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Coming & Going
By: Miles Graivier, MD
DIMPLES ON DEMAND
Dimples are the new must-have accessory. Thanks to the likes (or looks) of Harry Stiles, Gabrielle Union, Miranda Kerr, and Brad Pitt, dimplepasty is fast on its way to becoming the procedure du jour, according to multiple anecdotal reports. (There’s also an uptick of interest in lower-back or “Venus” dimples ala Kendall Jenner and Kristen Stewart, but I digress…)
Celebrity emulation is, of course, a big driver in the desire for surgeon-crafted cheek dimples, but so too is our growing selfie-awareness. Social media has changed how we see images, when we see them, where we see them, and who sees them. As a result, many of us spend more time than we should dissecting photos and hyperfocusing on perceived or actual imperfections—such as a lack of cheek dimples. This has fueled interest in plastic surgeries that are minimally invasive, quick, and fairly safe to perform. We make an incision in the cheek muscle, which we then attach to the undersurface of the skin and voila, dimples! This trend may or may not have real staying power, but it hasn’t yet hit its tipping point. You’ve been warned.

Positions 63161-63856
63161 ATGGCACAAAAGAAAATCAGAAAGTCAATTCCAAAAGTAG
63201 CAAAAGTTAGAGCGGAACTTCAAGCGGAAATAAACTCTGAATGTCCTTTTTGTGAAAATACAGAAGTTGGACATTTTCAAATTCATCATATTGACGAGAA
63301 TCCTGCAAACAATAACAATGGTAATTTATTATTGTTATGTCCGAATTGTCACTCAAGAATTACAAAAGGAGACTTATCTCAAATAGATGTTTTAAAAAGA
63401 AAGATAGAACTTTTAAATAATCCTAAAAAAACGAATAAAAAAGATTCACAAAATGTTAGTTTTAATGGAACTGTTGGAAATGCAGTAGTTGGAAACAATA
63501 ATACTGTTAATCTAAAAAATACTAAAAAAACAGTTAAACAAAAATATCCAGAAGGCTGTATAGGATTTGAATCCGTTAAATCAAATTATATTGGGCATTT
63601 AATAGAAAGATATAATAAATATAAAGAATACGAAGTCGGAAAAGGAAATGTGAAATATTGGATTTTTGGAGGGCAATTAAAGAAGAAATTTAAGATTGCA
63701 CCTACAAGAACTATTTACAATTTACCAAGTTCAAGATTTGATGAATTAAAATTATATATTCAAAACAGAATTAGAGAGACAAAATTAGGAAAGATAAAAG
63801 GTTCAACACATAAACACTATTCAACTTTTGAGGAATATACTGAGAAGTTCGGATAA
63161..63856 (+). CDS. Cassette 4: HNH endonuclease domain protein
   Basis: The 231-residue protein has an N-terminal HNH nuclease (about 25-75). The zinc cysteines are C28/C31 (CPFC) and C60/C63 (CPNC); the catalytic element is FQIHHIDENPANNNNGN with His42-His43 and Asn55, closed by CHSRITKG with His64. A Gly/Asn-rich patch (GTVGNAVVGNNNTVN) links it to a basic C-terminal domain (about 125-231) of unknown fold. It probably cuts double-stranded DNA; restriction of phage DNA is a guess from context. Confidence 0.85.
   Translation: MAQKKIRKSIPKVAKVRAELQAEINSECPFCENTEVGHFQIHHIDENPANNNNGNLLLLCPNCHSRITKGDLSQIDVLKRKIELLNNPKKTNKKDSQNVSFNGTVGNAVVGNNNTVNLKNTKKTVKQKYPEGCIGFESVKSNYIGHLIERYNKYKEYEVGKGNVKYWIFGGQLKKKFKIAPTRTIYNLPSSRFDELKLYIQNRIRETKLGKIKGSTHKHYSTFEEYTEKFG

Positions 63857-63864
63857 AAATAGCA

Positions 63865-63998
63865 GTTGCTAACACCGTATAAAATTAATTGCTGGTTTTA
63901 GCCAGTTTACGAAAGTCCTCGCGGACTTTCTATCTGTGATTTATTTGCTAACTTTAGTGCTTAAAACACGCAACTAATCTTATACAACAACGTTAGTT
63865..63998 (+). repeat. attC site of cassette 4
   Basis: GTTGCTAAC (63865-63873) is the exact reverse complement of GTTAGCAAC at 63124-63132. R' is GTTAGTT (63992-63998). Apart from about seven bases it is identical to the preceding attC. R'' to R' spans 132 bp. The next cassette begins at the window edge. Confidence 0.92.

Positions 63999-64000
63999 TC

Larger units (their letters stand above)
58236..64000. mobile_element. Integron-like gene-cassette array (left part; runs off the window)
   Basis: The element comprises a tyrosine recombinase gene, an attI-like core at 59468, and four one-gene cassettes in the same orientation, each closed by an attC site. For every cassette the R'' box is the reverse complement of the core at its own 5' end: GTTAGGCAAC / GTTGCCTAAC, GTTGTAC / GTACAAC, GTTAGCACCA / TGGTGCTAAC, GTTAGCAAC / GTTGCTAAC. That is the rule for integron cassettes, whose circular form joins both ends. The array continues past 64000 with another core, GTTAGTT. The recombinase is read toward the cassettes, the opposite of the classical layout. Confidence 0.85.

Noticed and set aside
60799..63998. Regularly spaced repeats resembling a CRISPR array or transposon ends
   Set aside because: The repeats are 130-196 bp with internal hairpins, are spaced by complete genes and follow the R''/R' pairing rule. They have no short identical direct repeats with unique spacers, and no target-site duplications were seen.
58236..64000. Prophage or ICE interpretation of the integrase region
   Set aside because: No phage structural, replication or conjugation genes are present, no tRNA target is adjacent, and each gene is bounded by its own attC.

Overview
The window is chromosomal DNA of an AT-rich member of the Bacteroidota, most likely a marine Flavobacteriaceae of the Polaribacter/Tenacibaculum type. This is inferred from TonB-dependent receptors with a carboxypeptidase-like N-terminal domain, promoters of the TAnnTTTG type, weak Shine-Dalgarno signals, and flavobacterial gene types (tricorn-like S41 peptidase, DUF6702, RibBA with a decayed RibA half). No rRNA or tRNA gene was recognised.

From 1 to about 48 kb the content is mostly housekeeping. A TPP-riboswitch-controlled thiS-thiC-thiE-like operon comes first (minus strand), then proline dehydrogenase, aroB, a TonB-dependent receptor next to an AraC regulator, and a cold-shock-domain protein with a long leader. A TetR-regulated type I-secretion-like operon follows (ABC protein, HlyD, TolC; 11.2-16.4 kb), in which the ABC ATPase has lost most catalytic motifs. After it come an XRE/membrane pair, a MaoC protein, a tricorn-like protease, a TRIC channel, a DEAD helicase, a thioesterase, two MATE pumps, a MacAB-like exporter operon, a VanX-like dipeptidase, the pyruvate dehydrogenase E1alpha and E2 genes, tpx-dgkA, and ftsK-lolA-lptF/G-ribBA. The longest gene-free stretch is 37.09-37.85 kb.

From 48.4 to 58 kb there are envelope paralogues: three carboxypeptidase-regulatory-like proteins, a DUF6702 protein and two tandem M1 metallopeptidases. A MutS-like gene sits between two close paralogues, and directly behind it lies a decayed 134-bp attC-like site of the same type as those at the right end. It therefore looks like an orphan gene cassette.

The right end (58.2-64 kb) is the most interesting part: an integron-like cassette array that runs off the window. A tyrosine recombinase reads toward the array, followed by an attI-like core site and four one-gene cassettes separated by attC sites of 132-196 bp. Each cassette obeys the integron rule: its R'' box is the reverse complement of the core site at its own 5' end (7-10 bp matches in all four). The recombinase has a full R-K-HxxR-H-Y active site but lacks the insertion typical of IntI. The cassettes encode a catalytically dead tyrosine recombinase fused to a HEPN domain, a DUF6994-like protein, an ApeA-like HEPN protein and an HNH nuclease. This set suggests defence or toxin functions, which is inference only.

Bald may not be so beautiful anymore. The mantra—once so brazenly proclaimed by people who lost their hair prematurely and those who loved them—may be falling out of favor due to advances in hair restoration techniques, including the use of platelet-rich plasma (PRP) to enhance the effects of said techniques.
Far gone are the days when hair transplants looked as if someone haphazardly planted clumps of astroturf across an unsuspecting scalp.
Today’s hair transplants produce much more natural-looking results, largely because surgeons can extract and harvest small follicular units.
PRP is increasingly being used with hair transplantation as well as a stand-alone procedure for hair loss. And PRP may be the tip of the regenerative medicine iceberg when it comes to hair restoration. Several promising studies are looking at the utility of various cell populations for hair loss. One study in Stem Cells and Cloning: Advances and Application found that injecting stomach fat into the scalp may reverse baldness. Another company is investigating dermal sheath cup cells isolated from hair follicle as a potential treatment for androgenetic alopecia. While most of this research is in its infancy, we have made great strides in treating hair loss already. That said, bald may still be beautiful in some cases (see Charlize Theron in Mad Max Fury Road) ... but only in the eye of the beholder.